Moments and Milestones: A Day at the Races
- By John Miller
- Air & Space magazine, March 2010
The words “recreational flying” are rarely, if ever, found in the same sentence with “Boeing 737,” but while two South African aviation enthusiasts, Gavin Branson and Menno Parsons, were having a few beers last August, the combination became strangely plausible.
Branson is the CEO of a charter company, AirQuarius, which owns several Fokker F28 and Boeing 737 passenger jets. Parsons, an electrical engineer, owns a couple of airplanes, including an Aero L-29 Delfin.
Parsons likes to compete in air races, so he was interested to hear that the Rustenburg Flying Club (a small group about 90 minutes from Johannesburg) was organizing a Fédération Aéronautique Internationale-compliant sub-competition, to be held in August 2009. The organizers opened the event to jet aircraft, hoping to attract warbirds. Parsons contemplated entering his
L-29: “I thought that I might have a chance of winning if I entered my jet. But on our second or third beer, I suggested to Gavin we enter one of his Boeings. Before I knew it, I heard myself say: ‘I’ll hire the Boeing for the day.’ ”
Branson immediately contacted his chief pilot, Captain Mark Nel. “I’ve never had a request like that before,” says Nel. “Usually it’s a call to do a charter flight into some African country, or to stand by for a posting to a far-flung Middle East contract. Flying a Boeing 737 around a 300-mile course for a flying club event stretched my sense of humor.”
Rustenburg’s runway was too short to accommodate a 737, so Nel and First Officer Hugo van den Berg helicoptered to the airfield to attend the obligatory pilots’ briefing, where they learned the 737 would be competing against a Hawker Hunter, an Aermacchi MB326, and an Aero L-29.
FAI rules usually require that record flights follow an out-and-back routing, but safety considerations dictated a dog leg on the 737’s return lap to avoid air traffic. The change added three miles to the course, but would add only about one percent to the elapsed time—a small penalty for the safety benefit.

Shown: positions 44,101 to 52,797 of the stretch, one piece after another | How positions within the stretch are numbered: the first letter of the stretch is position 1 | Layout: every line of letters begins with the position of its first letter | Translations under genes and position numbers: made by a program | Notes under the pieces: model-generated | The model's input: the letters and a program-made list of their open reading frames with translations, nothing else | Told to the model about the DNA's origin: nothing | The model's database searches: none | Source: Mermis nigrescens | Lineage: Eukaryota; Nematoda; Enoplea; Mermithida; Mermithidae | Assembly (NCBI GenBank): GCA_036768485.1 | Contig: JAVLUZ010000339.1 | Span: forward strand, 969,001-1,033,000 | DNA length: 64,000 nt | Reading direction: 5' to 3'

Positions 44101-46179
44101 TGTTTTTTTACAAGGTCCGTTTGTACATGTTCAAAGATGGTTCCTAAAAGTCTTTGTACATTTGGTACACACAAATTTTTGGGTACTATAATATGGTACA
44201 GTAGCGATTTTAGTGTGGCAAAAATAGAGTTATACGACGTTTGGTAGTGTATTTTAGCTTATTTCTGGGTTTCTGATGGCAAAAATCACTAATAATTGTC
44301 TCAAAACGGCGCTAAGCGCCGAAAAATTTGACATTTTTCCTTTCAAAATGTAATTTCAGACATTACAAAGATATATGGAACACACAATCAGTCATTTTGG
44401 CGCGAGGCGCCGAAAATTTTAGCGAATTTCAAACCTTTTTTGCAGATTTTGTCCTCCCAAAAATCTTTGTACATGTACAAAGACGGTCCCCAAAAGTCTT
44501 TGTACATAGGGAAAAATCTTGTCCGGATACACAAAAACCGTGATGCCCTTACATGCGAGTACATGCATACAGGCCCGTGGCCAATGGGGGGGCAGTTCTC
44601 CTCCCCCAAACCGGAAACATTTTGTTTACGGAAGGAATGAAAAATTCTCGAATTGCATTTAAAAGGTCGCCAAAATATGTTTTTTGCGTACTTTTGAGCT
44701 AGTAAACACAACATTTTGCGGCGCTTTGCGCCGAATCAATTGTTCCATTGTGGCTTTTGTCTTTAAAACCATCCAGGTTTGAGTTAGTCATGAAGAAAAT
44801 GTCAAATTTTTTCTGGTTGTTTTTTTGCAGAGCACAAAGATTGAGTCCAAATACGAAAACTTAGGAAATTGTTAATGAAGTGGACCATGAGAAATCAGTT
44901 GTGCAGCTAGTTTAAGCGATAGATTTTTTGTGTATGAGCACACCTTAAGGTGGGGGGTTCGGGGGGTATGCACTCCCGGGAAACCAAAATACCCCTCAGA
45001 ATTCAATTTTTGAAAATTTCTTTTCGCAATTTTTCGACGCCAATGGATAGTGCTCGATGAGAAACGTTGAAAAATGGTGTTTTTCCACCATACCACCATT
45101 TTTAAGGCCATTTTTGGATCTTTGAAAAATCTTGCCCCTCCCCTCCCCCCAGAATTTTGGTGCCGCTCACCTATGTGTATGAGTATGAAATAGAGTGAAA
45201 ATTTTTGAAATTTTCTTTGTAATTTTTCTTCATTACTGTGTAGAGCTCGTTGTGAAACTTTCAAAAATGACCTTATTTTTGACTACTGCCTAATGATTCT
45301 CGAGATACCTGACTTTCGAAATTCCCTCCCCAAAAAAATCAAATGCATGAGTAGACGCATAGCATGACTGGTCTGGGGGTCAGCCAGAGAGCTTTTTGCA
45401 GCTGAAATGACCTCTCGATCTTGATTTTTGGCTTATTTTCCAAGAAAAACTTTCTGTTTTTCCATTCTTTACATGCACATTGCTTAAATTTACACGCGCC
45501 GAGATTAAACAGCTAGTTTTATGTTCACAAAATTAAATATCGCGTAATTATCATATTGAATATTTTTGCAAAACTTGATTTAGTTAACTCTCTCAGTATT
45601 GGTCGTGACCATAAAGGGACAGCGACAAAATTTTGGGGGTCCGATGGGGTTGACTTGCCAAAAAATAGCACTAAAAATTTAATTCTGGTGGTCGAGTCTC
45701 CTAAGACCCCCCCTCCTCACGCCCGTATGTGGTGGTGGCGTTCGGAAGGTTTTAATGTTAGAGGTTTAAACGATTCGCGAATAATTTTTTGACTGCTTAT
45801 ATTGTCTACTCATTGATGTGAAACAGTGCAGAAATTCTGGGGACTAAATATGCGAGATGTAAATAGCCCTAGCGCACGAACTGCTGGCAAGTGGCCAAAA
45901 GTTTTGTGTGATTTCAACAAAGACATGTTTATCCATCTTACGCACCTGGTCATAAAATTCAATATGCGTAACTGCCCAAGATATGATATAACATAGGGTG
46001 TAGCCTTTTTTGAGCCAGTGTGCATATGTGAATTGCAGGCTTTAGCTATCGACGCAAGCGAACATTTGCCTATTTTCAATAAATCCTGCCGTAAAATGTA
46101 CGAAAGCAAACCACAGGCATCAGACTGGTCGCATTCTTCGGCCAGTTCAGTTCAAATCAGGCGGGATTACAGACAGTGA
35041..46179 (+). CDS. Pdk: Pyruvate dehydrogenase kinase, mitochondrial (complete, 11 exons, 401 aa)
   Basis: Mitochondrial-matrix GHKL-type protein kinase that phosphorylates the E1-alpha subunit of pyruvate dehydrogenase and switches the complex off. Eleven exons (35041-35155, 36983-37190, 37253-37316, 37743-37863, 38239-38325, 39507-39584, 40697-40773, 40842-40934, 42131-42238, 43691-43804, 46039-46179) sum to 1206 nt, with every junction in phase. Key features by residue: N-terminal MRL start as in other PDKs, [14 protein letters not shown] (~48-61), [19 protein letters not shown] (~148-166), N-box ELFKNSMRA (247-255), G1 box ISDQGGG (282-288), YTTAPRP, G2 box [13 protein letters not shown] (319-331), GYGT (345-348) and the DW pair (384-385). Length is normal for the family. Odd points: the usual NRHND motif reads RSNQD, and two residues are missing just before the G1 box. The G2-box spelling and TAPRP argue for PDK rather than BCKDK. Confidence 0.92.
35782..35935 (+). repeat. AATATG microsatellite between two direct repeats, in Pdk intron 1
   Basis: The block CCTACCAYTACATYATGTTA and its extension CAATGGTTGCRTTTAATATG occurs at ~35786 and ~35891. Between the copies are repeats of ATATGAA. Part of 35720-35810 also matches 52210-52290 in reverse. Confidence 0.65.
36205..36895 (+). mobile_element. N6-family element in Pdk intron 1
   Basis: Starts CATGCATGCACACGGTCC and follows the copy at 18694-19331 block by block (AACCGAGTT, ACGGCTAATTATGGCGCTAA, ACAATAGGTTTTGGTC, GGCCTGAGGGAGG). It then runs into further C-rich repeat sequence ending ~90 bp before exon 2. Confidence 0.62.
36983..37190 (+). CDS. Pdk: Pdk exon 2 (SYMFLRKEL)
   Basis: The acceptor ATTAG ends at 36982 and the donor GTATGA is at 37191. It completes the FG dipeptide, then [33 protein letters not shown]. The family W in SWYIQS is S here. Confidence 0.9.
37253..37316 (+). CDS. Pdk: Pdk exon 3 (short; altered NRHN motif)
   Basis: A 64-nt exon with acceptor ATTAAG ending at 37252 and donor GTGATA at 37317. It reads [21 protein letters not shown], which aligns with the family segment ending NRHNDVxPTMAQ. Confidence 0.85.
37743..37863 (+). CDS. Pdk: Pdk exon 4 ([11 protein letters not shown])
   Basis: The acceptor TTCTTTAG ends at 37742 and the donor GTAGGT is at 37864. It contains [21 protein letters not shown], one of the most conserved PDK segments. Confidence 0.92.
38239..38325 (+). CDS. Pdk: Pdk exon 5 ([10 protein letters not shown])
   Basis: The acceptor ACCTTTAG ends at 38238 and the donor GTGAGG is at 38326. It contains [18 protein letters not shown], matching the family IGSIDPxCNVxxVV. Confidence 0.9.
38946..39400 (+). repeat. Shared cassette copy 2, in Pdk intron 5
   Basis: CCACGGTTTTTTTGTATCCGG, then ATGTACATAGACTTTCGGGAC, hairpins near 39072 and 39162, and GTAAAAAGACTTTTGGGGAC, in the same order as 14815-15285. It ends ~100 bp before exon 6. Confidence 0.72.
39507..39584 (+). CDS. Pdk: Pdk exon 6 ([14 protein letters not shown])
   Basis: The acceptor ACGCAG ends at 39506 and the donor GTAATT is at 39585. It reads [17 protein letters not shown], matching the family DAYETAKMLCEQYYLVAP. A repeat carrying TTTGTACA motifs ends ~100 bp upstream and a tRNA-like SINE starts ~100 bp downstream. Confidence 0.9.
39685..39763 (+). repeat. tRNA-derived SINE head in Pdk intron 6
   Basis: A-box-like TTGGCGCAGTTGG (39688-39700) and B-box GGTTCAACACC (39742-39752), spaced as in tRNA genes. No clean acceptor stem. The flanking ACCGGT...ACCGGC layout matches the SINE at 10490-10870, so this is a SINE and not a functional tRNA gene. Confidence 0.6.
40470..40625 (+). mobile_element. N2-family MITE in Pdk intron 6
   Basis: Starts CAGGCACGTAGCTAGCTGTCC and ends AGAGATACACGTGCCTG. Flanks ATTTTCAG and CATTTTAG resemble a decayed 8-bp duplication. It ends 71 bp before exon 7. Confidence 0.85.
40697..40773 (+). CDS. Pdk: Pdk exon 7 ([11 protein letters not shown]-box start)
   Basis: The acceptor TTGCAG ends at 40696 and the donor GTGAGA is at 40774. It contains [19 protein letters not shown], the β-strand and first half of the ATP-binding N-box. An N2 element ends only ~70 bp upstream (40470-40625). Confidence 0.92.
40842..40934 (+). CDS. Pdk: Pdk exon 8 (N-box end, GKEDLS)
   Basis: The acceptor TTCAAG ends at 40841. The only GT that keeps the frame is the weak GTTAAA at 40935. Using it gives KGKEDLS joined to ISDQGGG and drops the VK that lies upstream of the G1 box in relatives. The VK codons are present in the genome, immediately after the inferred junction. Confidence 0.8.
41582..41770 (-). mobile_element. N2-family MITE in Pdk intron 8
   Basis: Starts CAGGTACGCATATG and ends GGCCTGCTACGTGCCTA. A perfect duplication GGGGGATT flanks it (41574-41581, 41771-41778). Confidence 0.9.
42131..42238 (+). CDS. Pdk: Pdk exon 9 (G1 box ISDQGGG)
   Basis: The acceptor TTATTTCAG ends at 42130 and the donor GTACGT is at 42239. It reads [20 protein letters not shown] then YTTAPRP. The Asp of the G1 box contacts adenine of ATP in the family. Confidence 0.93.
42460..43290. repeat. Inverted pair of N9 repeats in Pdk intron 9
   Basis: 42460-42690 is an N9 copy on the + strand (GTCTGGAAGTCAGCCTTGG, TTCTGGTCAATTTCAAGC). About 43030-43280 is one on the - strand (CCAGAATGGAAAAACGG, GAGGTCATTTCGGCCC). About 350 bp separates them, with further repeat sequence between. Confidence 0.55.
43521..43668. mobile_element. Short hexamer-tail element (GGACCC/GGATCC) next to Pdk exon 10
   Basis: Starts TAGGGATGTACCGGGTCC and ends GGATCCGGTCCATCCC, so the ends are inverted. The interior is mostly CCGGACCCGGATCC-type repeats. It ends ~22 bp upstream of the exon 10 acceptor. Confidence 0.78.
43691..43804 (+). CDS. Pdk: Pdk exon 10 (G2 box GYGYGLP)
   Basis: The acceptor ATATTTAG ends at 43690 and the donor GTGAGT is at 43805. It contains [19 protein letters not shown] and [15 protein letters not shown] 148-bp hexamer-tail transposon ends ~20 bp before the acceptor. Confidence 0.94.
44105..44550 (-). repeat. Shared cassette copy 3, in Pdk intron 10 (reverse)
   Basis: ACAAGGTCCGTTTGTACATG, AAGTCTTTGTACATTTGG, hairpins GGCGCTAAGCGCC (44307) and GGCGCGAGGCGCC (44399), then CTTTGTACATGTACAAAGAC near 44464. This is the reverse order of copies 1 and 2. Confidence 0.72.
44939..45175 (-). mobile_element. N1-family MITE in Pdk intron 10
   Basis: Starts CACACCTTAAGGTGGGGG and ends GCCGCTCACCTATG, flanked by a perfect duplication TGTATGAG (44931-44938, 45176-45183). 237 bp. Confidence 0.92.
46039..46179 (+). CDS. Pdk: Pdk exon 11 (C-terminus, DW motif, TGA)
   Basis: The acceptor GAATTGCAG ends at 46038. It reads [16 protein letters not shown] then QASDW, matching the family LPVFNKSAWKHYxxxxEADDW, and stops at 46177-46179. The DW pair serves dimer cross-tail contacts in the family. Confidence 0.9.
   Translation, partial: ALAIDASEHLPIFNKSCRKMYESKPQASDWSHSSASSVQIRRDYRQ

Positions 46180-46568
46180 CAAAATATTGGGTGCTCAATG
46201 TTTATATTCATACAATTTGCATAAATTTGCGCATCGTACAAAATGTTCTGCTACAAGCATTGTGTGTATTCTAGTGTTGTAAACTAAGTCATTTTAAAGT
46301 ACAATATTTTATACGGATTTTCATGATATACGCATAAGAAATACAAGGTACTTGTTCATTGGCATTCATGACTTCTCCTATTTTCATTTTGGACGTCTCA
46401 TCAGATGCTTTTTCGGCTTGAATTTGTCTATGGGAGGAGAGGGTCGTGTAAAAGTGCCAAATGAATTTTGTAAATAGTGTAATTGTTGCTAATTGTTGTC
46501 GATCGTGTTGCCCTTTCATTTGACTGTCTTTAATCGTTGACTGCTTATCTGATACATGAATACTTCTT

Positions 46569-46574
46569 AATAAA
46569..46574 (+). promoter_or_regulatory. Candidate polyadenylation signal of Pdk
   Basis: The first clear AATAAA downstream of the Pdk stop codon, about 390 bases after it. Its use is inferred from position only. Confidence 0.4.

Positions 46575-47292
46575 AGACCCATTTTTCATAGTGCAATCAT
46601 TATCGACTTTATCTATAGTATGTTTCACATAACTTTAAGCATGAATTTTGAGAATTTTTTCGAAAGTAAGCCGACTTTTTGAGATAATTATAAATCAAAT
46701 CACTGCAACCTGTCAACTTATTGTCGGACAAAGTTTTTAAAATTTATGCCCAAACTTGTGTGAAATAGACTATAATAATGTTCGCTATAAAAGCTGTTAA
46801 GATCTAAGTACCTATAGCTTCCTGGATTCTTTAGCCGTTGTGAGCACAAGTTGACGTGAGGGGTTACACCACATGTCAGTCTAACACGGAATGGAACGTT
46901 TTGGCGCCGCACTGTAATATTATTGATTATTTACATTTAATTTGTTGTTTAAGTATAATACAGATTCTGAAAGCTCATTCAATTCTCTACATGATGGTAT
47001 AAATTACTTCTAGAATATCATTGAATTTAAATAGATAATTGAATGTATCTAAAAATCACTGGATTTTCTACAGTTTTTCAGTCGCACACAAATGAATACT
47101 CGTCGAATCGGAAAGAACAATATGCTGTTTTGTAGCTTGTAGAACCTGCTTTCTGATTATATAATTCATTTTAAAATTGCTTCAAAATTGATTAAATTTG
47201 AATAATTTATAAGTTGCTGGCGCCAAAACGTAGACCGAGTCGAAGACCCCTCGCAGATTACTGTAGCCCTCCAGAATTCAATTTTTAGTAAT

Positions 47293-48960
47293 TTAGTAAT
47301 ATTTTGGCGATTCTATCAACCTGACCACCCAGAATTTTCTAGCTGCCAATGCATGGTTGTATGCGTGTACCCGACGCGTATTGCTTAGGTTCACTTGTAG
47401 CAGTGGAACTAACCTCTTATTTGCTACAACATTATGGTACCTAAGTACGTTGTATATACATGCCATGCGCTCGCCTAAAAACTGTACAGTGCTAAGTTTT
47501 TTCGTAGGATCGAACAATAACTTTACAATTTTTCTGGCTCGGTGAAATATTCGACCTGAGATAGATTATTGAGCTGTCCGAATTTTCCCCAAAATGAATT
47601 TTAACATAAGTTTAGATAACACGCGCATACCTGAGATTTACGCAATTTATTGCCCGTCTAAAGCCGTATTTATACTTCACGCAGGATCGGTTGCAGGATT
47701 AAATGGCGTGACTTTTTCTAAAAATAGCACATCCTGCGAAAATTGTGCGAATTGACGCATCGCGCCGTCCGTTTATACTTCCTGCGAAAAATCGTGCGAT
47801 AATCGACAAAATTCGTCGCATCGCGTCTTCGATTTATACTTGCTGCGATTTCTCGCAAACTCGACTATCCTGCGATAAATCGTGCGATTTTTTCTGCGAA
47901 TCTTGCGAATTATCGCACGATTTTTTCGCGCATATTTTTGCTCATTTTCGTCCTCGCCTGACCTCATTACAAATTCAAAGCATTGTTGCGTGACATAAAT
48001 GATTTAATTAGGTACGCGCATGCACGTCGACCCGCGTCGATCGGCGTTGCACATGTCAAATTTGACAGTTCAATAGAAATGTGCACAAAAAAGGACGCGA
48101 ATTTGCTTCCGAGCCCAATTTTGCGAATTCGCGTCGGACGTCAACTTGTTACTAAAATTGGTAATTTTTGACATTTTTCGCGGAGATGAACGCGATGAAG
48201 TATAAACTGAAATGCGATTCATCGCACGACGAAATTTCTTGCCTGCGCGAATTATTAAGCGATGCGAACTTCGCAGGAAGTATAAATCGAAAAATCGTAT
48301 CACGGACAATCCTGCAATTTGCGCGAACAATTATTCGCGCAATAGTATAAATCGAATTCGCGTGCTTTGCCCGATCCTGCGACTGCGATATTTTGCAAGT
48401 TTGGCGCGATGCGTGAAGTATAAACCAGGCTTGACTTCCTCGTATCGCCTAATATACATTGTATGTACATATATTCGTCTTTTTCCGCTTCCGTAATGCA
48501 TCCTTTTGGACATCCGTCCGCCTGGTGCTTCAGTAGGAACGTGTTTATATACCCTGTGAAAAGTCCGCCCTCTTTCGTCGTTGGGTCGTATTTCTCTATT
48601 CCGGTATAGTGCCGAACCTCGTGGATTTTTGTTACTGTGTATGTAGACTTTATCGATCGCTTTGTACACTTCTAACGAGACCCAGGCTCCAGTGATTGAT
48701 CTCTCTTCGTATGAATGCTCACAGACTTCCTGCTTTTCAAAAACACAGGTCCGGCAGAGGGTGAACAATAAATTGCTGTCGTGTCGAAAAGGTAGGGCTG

A 737’s best speed at 5,000 feet would be Mach 0.64, or 360 knots (415 mph). (The Hawker Hunter, on the other hand, has a maximum speed of 620 knots. Because of this advantage, the aircraft were split into different classes.)
On race day, the 737 departed Lanseria Airport, traveling the 38 miles to Rustenburg in minutes, and lined up with the runway, where Nel and van den Berg swept through the start gate to begin the timed course.
Many on the ground assumed Nel and van den Berg would be hunched over the Boeing’s controls, closely monitoring the flight’s progress and squeezing every knot out of the jet to return to the finish line as quickly as possible. Not so.
“We leveled off at flight level 105, and engaged the autopilot,” Nel says. “Then we asked the cabin crew to bring us a cup of coffee, juice, and a sandwich. We let the autopilot and [flight management system] take us round the course whilst Menno called out landmarks he could see from the cockpit windows. With the turn points programmed into the system, the Boeing flew itself around Bloemhof Dam and Leeudoring and settled nicely onto the return track whilst our cabin crew enjoyed the flight in the business-class cabin.”
Although the Hawker Hunter started the course later, it finished first, completing its run in 37 minutes, 38 seconds. The 737 came in second, crossing the line at 51 minutes, 14 seconds. The Aermacchi MB326 came in third.
After crossing the finish line at low level and completing a pass down the runway, Nel and the crew returned to Lanseria—wrapping up a not-so-routine day at the office.